Social Media Checks Man Who Says Black Women Are Not ‘Coachable’
As Black women, we face a lot of sexism and racism in this world.
We are constantly having to fight for our lives, our voice and the right to be seen as worthy. And what really hurts is when we have to fight this beast from our own men. Enter the age old question: “Why Black women can’t be as submissive as other women of other races?”
According to BallerAlert, some random dude on Instagram asked the tired basic question, “Why do Black athletes marry white women?” Then someone with the handle of Maserati Rick showed how real and sad self-hating is with his answer:
“The answer is simple, brother. Most of the sisters were raised in broken homes and they don’t have proper guidance to how they should treat a man, so they mess up a lot in relationships. The biggest difference is that a white woman knows her position and accepts her role as a woman and let’s her man lead,” he wrote.
He continued: “You can never get better at anything unless you can admit your fears and your mistakes. How would I be a better football player, if I’m not coachable? Black women are not coachable. Let’s put it that way.”
Yeah he tried it, but thankfully Black women finished it.
Sigh…When will this misogynoir stop?
#BlackBoyJoy: 11-Year-Old Starts Club For Young Black Boys Who To See Themselves In Books
An 11-year-old from St. Louis wants to encourage other Black boys to read and lift their self-esteem.
According to St. Louis Public Radio, Sidney Keys III was tired of not reading books with protagonists that looked like him so he decided to start his own club Books N Bros. He said that he got the idea after visiting Missouri’s University City bookstore, EyeSeeMe, which is known for its massive collection of Black children’s books.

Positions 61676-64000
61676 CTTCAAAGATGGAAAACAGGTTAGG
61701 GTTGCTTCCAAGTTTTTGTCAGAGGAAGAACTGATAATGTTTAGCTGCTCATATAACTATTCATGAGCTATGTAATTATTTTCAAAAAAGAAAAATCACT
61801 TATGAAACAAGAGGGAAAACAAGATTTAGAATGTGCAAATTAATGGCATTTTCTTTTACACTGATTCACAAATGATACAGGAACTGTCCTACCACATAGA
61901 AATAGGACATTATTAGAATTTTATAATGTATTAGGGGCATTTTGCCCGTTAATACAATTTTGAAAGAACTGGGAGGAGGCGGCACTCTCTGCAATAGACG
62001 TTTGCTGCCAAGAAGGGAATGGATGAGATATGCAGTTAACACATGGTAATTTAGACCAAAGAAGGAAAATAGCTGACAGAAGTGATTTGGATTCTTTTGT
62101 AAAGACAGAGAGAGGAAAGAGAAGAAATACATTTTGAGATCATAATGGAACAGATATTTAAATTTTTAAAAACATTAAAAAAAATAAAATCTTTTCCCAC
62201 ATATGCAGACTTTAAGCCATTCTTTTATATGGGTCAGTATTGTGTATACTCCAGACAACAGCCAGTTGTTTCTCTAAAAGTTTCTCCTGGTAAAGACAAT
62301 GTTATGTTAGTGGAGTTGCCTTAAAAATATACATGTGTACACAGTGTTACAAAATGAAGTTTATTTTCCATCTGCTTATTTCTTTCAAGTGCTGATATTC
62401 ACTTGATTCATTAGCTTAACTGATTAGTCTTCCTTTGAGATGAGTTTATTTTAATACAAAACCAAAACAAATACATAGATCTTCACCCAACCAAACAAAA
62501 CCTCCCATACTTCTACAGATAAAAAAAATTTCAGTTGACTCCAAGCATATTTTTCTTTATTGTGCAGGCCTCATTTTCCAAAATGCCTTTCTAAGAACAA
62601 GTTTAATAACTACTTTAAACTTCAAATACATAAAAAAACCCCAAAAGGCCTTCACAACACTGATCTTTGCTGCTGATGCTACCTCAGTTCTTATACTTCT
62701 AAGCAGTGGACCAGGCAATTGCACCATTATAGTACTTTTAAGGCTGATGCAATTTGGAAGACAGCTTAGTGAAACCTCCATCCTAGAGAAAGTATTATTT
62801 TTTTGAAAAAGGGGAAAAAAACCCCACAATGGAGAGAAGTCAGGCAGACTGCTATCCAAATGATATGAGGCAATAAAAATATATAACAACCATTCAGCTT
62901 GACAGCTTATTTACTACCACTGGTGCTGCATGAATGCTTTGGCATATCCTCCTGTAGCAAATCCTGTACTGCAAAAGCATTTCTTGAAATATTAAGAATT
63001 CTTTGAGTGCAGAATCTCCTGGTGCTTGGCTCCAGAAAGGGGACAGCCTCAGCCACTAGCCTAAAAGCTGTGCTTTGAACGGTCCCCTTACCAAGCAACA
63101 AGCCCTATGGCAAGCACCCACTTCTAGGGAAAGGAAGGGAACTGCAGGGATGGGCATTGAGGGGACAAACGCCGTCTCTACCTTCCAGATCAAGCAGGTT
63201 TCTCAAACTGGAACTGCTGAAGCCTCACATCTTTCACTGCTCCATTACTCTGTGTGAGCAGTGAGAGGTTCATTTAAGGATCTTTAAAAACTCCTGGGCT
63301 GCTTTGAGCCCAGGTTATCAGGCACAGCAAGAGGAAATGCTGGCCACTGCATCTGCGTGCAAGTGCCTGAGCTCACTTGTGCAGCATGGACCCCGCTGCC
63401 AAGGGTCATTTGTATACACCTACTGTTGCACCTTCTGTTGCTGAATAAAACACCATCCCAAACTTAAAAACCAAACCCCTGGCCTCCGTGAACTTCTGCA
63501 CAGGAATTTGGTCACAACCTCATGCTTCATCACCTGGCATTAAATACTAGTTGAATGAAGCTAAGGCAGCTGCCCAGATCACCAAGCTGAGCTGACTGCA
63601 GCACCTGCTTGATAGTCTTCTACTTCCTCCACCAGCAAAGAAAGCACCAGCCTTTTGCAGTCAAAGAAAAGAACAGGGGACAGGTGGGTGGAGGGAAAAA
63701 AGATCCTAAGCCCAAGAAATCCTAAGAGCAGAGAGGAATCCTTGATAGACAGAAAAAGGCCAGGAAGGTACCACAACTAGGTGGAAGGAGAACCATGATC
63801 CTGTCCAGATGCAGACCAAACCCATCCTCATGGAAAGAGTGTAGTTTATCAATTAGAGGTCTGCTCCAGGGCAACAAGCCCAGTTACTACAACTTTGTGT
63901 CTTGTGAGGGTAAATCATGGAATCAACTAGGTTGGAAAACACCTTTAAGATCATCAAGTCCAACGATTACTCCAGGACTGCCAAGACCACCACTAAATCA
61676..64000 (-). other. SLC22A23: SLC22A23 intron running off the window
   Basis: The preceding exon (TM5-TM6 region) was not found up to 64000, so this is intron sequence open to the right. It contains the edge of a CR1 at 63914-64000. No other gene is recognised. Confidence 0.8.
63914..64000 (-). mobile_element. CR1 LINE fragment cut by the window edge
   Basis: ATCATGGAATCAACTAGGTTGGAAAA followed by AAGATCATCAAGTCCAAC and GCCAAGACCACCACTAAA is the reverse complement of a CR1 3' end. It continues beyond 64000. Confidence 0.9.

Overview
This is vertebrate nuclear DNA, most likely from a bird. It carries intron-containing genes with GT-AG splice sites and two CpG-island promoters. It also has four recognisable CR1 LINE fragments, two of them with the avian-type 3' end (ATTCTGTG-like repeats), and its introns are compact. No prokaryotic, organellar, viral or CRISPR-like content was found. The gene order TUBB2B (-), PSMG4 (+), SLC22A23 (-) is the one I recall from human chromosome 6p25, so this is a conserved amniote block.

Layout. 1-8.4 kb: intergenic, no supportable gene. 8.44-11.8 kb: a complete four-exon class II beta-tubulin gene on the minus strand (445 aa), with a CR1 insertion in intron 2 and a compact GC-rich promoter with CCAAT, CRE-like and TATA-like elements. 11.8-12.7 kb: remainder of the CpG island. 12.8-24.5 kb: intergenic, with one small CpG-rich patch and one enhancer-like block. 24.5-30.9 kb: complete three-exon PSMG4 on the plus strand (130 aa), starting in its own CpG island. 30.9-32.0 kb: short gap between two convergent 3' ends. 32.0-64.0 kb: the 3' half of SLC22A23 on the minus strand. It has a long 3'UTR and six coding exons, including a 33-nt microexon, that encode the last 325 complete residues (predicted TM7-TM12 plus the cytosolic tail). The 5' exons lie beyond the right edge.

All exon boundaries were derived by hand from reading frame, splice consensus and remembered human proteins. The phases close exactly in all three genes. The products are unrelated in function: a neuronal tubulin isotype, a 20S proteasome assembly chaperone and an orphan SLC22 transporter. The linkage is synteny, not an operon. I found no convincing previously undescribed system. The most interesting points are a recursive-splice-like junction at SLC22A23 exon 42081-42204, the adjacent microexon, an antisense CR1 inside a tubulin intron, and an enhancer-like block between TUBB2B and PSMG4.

During that first visit, Sidney’s mother, Winnie Caldwell recorded a video of her son reading in the store, which garnered more than 62,000 views on Facebook. Then the lightbulb went off in his head.
Since last September, Books N Bros has met each month to discuss books that centers on Black characters including Hidden Figures by Margot Lee Shetterly, Ty Allan Jackson’s The Supadupa Kid, and A Song for Harlem: Scraps of Time by Patricia McKissack. They also have Black male mentors attend either in person or via Skype.
While the club is geared for African-American boys, anyone between the ages of 8-10 are welcome. For $20, the boys participate in book meetings, receive worksheets and have access to over 250 donated books to take home.
“My motivation is I already love to read but it would be awesome, even better, to read with other people,” he told the radio program. “I want to keep doing it because I don’t know what will make me stop reading because I love to read.”
After the 60 minute meeting, the group then plays video games for thirty minutes at the Microsoft store that’s nearby.
You go Sidney!
#Resist: Federal Judge From Hawaii And Maryland Blocks Trumps Revised Travel Ban
Hours before it was to take effect, Trump’s revised travel ban was put on hold Wednesday by a federal judge in Hawaii after hearing arguments that the executive order discriminates on the basis of nationality, Time reported.
U.S. District Court Judge Derrick Watson’s decision prevents the executive order from going into effect with a temporary restraining order. The state argued that the revised ban would stop their residents from being visited from their relatives who may live in the six countries that have been banned. They also argued that Trump’s executive order will harm the state’s tourism and the ability to recruit foreign students and workers, Time noted.
Hawaii wasn’t alone in putting a kink in Trump’s plan. Another federal judge in Maryland handed down a decision on Thursday that blocked the part that placed a 90-day ban on immigration for citizens trying to come in the US, according to CNN.
Of course #45 wasn’t happy about the ruling.
“The order he blocked was a watered-down version of the first one,” Trump said to a crowd in Nashville. “This is, in the opinion of many, an unprecedented judicial overreach,” he added, before pledging to take the issue to the Supreme Court if necessary.